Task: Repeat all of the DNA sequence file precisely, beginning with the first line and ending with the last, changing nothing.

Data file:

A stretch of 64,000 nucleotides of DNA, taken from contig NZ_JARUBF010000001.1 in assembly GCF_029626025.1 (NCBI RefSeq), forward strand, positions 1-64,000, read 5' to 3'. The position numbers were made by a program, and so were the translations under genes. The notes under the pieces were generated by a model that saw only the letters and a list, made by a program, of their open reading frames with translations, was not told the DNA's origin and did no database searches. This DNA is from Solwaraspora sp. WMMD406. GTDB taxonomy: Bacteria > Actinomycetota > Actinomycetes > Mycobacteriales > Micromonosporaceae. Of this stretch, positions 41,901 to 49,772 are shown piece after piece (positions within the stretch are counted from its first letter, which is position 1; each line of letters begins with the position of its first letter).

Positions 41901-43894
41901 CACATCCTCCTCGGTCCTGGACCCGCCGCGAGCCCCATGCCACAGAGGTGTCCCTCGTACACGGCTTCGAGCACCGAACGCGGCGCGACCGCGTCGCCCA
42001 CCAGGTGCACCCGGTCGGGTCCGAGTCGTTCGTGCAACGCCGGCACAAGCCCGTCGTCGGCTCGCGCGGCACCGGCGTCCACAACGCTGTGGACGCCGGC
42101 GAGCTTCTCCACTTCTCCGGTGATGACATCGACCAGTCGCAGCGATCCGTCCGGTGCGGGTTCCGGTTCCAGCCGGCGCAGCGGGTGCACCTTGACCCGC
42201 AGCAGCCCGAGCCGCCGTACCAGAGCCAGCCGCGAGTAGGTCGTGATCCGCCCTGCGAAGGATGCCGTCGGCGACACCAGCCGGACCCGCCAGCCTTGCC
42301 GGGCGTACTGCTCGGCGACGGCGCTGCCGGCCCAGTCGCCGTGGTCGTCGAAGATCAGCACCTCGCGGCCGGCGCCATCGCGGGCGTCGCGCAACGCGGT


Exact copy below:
A stretch of 64,000 nucleotides of DNA, taken from contig NZ_JARUBF010000001.1 in assembly GCF_029626025.1 (NCBI RefSeq), forward strand, positions 1-64,000, read 5' to 3'. The position numbers were made by a program, and so were the translations under genes. The notes under the pieces were generated by a model that saw only the letters and a list, made by a program, of their open reading frames with translations, was not told the DNA's origin and did no database searches. This DNA is from Solwaraspora sp. WMMD406. GTDB taxonomy: Bacteria > Actinomycetota > Actinomycetes > Mycobacteriales > Micromonosporaceae. Of this stretch, positions 41,901 to 49,772 are shown piece after piece (positions within the stretch are counted from its first letter, which is position 1; each line of letters begins with the position of its first letter).

Positions 41901-43894
41901 CACATCCTCCTCGGTCCTGGACCCGCCGCGAGCCCCATGCCACAGAGGTGTCCCTCGTACACGGCTTCGAGCACCGAACGCGGCGCGACCGCGTCGCCCA
42001 CCAGGTGCACCCGGTCGGGTCCGAGTCGTTCGTGCAACGCCGGCACAAGCCCGTCGTCGGCTCGCGCGGCACCGGCGTCCACAACGCTGTGGACGCCGGC
42101 GAGCTTCTCCACTTCTCCGGTGATGACATCGACCAGTCGCAGCGATCCGTCCGGTGCGGGTTCCGGTTCCAGCCGGCGCAGCGGGTGCACCTTGACCCGC
42201 AGCAGCCCGAGCCGCCGTACCAGAGCCAGCCGCGAGTAGGTCGTGATCCGCCCTGCGAAGGATGCCGTCGGCGACACCAGCCGGACCCGCCAGCCTTGCC
42301 GGGCGTACTGCTCGGCGACGGCGCTGCCGGCCCAGTCGCCGTGGTCGTCGAAGATCAGCACCTCGCGGCCGGCGCCATCGCGGGCGTCGCGCAACGCGGT